Trudy Norris-Grey is general manager worldwide public sector for Microsoft and chair of WISE (Women in Science and Technology). She describes how she works with mentoring, coaching, buddying, unconscious bias training and director training, which are all key elements in getting aspirant board members ready. ‘They stem from the personal development plans I work on with individuals. The plans are tailored, focusing on both the individual and team performance to reach higher potential".
Lady Barbara Judge, Chairman of the U.K. Institute of Directors highlights the benefit of professional board induction for all non-executive directors newly appointed to a board, irrespective of background, as general good board practice. This helps new non-executive directors to contribute confidently and appropriately. At board level, she suggests two types of induction should be offered systematically: Subject matter induction (industry and company specific), Board interaction/behavior induction” (EWoB 2016, p. 20). She says, “I’ve encountered some non-executive directors new to a board, being rather overbearing in their style of contribution, for instance, particularly those with purely executive backgrounds.” Professional board induction programmes help all new non-executive directors gain both sector-specific knowledge and behavioural self-awareness to add value. (as cited in Gender Diversity on European Boards, Realizing Europe's Potential: Experiences and Best Practices, EWoB 2016, p. 20)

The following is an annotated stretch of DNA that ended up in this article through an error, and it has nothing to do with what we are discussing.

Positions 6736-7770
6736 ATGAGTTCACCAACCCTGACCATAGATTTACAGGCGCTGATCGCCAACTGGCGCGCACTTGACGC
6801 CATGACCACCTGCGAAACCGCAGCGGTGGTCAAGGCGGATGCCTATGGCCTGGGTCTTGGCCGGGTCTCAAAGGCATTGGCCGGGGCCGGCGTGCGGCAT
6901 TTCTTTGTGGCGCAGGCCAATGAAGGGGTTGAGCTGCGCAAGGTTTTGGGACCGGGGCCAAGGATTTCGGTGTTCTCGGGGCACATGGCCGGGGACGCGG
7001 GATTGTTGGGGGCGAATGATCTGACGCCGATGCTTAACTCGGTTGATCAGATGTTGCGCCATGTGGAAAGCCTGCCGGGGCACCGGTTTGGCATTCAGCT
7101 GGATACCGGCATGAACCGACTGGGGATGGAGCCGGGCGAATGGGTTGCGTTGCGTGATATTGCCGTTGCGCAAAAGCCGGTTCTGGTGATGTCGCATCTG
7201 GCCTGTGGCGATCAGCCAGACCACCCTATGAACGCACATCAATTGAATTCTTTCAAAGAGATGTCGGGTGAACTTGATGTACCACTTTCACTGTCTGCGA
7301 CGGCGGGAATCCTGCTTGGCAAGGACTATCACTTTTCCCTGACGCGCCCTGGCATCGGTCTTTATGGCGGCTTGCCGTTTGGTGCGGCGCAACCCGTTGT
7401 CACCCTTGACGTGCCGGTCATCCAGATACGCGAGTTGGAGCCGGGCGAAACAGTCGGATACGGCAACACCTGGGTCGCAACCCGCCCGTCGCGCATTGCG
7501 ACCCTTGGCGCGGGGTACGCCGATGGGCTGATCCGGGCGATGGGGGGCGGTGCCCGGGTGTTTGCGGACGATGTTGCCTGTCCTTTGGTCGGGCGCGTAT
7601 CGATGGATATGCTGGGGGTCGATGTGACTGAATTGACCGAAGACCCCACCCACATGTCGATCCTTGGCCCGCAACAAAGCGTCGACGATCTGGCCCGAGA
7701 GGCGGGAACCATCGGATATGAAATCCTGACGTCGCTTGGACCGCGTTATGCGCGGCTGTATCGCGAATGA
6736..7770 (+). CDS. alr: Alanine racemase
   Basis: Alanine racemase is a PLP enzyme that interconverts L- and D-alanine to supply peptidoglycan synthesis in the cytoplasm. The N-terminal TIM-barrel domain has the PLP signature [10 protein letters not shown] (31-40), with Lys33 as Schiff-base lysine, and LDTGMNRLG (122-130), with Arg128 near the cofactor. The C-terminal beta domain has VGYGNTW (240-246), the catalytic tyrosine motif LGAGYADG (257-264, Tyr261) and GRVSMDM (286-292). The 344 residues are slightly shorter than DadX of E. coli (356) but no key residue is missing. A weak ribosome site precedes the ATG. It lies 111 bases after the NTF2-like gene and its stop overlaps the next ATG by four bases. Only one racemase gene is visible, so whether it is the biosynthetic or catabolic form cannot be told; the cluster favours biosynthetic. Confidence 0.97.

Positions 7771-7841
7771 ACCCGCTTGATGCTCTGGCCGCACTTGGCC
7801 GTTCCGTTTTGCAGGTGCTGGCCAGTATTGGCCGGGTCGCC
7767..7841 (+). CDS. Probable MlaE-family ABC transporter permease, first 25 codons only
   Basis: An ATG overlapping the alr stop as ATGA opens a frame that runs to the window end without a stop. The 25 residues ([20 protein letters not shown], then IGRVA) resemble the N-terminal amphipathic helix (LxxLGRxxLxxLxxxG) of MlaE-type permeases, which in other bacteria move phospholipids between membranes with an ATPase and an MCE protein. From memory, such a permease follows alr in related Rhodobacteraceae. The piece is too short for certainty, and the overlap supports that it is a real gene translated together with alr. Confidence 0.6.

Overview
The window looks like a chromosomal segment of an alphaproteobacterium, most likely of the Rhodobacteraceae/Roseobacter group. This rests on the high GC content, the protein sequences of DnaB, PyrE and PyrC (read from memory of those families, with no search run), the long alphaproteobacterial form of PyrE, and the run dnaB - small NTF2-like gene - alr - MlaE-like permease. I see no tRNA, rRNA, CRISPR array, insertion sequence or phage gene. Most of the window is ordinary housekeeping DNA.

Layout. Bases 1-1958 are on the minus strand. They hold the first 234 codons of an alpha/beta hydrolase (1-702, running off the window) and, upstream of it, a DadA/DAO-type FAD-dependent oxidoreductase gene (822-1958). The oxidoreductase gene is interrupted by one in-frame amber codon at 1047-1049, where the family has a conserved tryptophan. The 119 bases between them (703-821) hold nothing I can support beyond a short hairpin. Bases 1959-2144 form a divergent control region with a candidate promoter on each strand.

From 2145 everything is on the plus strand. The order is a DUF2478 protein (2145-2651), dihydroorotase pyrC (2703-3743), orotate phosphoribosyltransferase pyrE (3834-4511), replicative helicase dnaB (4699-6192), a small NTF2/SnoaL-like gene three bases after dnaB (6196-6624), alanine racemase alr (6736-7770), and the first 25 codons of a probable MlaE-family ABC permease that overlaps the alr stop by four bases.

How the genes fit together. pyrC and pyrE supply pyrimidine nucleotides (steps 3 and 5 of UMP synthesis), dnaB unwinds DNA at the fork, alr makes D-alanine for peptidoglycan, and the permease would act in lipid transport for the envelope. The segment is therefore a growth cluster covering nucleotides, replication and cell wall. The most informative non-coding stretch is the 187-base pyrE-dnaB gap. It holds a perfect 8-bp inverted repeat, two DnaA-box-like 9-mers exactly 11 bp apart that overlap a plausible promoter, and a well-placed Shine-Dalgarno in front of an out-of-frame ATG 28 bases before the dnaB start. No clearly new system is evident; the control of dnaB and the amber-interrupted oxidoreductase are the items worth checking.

Liselotte Hyveled, employee representative board member of Novo Nordisk in Denmark has seen the benefit of sector- specific board training in particular, which her firm offers to all board members. Liselotte Hyveled is a Project Vice President in Global Development with a sectoral MBA focused specifically on Medical Business Strategies. She says, “The shareholder-elected board members often come from different industries, therefore training focused on the pharma industry and sector and company-specific challenges is very beneficial in my view. As I already have a broad knowledge of the pharma industry, I attended this training both to learn more about specific areas which were new to me such as the production side of our business and, more particularly, to network with the newly-elected board members. A solid understanding of the diversity of board members’ competencies and personalities, in my view, increases board effectiveness. In addition, as I am new to the board role myself, the company paid for me to attend an executive board education course at Copenhagen Business School which I found very helpful.” ( as cited in Gender Diversity on European Boards, Realizing Europe's Potential: Experiences and Best Practices, EWoB, 2016, p. 20)
In this section, you will find examples of board practices that capitalise on talent.>> FIND OUT MORE